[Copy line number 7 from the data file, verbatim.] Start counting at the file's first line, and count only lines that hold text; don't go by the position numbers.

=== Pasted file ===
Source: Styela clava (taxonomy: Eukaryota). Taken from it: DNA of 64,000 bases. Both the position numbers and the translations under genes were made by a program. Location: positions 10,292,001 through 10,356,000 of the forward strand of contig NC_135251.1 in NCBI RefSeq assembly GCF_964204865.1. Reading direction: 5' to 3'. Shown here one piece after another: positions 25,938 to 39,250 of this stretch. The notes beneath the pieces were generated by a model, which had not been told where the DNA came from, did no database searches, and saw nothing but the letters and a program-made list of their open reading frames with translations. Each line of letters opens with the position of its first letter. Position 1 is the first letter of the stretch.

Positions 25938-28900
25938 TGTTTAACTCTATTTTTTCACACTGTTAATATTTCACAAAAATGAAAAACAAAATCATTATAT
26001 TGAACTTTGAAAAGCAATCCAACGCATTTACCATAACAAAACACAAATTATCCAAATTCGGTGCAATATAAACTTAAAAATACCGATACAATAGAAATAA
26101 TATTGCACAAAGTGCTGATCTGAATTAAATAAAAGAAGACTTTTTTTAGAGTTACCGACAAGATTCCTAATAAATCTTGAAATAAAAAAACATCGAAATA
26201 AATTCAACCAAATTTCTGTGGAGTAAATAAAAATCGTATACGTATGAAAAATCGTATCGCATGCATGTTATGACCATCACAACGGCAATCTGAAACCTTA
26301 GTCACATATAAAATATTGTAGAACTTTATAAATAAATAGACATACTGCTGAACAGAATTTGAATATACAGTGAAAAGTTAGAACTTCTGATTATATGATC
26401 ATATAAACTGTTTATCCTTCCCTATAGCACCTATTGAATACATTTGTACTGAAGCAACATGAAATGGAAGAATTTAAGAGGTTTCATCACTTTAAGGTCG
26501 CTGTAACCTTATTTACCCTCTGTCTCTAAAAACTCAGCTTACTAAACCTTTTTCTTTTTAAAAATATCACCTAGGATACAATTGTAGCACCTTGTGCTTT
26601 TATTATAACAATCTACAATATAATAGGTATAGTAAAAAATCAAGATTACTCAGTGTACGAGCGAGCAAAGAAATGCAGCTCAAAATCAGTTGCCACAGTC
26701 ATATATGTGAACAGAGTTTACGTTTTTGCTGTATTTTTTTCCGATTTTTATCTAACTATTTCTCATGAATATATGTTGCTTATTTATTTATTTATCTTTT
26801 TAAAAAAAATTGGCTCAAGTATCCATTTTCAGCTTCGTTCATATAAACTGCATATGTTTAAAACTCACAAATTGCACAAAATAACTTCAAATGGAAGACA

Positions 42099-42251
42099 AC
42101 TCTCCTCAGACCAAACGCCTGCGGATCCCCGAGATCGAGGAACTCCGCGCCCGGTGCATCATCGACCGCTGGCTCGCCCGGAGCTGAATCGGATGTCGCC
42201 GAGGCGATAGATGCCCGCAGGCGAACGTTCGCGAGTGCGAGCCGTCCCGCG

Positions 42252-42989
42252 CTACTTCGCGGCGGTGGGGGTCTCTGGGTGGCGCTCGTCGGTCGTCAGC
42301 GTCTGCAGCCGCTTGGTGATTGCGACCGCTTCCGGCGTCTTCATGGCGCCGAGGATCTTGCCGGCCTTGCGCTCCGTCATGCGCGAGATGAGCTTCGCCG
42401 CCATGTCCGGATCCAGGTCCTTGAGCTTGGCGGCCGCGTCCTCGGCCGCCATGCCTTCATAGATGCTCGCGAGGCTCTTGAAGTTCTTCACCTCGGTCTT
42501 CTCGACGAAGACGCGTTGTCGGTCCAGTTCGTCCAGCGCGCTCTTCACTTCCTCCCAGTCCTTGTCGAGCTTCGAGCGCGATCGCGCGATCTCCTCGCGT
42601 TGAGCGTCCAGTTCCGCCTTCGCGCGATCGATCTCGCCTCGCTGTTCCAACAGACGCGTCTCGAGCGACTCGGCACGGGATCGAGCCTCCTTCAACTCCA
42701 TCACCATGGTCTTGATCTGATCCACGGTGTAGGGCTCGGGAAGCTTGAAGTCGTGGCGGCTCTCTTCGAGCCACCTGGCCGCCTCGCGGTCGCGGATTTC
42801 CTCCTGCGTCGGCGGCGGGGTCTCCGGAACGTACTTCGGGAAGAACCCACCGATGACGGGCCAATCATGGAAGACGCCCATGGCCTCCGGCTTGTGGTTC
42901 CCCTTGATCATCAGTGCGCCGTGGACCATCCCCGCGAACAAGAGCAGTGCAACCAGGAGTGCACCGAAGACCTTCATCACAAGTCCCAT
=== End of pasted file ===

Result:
26301 GTCACATATAAAATATTGTAGAACTTTATAAATAAATAGACATACTGCTGAACAGAATTTGAATATACAGTGAAAAGTTAGAACTTCTGATTATATGATC